Too much heat in the Sunshine State

TOO MUCH HEAT IN THE SUNSHINE STATE…. Perhaps the most important political story of the day isn’t out of D.C., but rather, about 900 miles south.

On a conference call with reporters just now, Republican Party of Florida Chairman Jim Greer officially announced his resignation, effective on February 20. He took the opportunity to tear into his right-wing critics for wanting a smaller party and accused them of pulling apart the GOP itself in order to take him out.

Greer is an ally of Gov. Charlie Crist, a relative GOP moderate who is being vigorously challenged in this year’s Senate primary by the more conservative former state House Speaker Marco Rubio. Supporters of Rubio had been accusing Greer of mismanaging party funds and of being biased in Crist’s favor, all of which Greer has strongly denied. In his resignation, Greer said he could no longer put the party through this divisive process — but he clearly didn’t mind taking some parting shots on the way out.

Given that Greer was being forced out of his job by right-wing contingents, he felt largely unrestrained when it came to assessing the Republican factions that want to drag the party even further to the right. Greer said his detractors were so intent on ousting him, they were prepared to “burn the house down and destroy the Republican Party of Florida.”

He added that he came to realize that he “cannot be a participant in the shredding and tearing of the fabric of the Republican Party.”

This is obviously a significant blow to Crist and his Senate campaign — the right-wing contingents that organized against Greer did so, in large part, to undermine Crist’s Senate campaign and help former state House Speaker Marco Rubio (R). Chris Cillizza questioned today whether Greer’s ouster is “a blow from which [Crist’s already embattled Senate candidacy] cannot recover.”

But this is a story that’s relevant far beyond Florida. Today’s news has national implications.

Evan McMorris-Santoro noted, “It’s hard to overstate the importance of this resignation to the national GOP landscape.”

The Senate race in the Sunshine State has become something of a proxy for the larger fight within the GOP, which pits conservative Republicans against extremely conservative Republicans. A wide variety of party players from outside Florida have been weighing in, making it the epicenter of the larger dispute over the future of the GOP.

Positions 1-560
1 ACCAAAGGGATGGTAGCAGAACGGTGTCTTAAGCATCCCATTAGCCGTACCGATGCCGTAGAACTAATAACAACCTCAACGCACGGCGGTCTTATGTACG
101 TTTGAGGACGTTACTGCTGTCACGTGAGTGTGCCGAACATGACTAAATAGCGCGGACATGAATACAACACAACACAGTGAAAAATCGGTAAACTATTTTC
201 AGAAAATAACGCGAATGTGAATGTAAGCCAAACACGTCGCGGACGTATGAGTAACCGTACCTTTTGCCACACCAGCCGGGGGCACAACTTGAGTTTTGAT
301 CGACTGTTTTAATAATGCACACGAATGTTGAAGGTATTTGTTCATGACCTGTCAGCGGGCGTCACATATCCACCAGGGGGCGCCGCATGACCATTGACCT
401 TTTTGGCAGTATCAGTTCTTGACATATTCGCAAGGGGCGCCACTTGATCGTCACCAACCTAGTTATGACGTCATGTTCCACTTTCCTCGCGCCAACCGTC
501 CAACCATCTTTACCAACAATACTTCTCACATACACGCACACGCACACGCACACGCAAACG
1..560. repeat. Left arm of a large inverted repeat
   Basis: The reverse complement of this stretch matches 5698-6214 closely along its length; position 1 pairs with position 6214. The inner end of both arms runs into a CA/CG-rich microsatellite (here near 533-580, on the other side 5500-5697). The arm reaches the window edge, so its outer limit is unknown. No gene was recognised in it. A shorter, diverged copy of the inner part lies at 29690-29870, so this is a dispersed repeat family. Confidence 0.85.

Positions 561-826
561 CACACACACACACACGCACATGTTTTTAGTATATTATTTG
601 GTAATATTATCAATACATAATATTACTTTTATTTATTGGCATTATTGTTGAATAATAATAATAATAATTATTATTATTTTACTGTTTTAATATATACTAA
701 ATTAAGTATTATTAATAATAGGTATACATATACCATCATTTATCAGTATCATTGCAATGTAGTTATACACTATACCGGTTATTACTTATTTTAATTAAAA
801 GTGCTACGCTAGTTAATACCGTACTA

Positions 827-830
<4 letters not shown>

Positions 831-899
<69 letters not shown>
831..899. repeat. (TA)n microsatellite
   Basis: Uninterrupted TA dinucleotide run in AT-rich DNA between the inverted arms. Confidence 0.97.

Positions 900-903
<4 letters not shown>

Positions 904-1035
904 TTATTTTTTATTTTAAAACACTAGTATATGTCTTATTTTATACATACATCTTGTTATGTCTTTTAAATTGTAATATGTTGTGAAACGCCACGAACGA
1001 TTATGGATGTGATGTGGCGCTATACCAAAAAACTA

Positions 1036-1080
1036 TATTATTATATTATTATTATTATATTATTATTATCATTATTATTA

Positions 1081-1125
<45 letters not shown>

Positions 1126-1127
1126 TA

Crist and his allies — including Greer — prefer a bigger party that can appeal to independents and center-right Democrats. Rubio’s allies believe “moderates” need to be driven out of the party altogether, and they decided to start with taking out Greer.

Crist, the sitting governor, tried to stop them … and failed miserably. The right — in Florida and nationwide — now feels emboldened after claiming a high-profile scalp.

Looking ahead, keep two angles in mind. First, this isn’t a fight between Republican moderates and Republican conservatives, at least not in any meaningful sense. Olympia Snowe vs. Jim DeMint? That’s the GOP center vs. the GOP right. Jim Greer, meanwhile, is perhaps best known for creating a national “controversy” in response to President Obama’s plan to tell school children to do well in school. At the time, Greer threw a tantrum, accusing the president of trying to “indoctrinate America’s children to his socialist agenda,” adding that Obama “has turned to American’s children to spread his liberal lies.”

Greer, in other words, was never a moderate/centrist, but he was still not right-wing enough for the Teabagger crowd.

And second, one wonders if anyone outside the political world will notice any of this. Will the typical Florida voter realize that the state Republican Party is being hijacked by crazies? If so, there may be an electoral price to pay. If not, the problem will only get worse.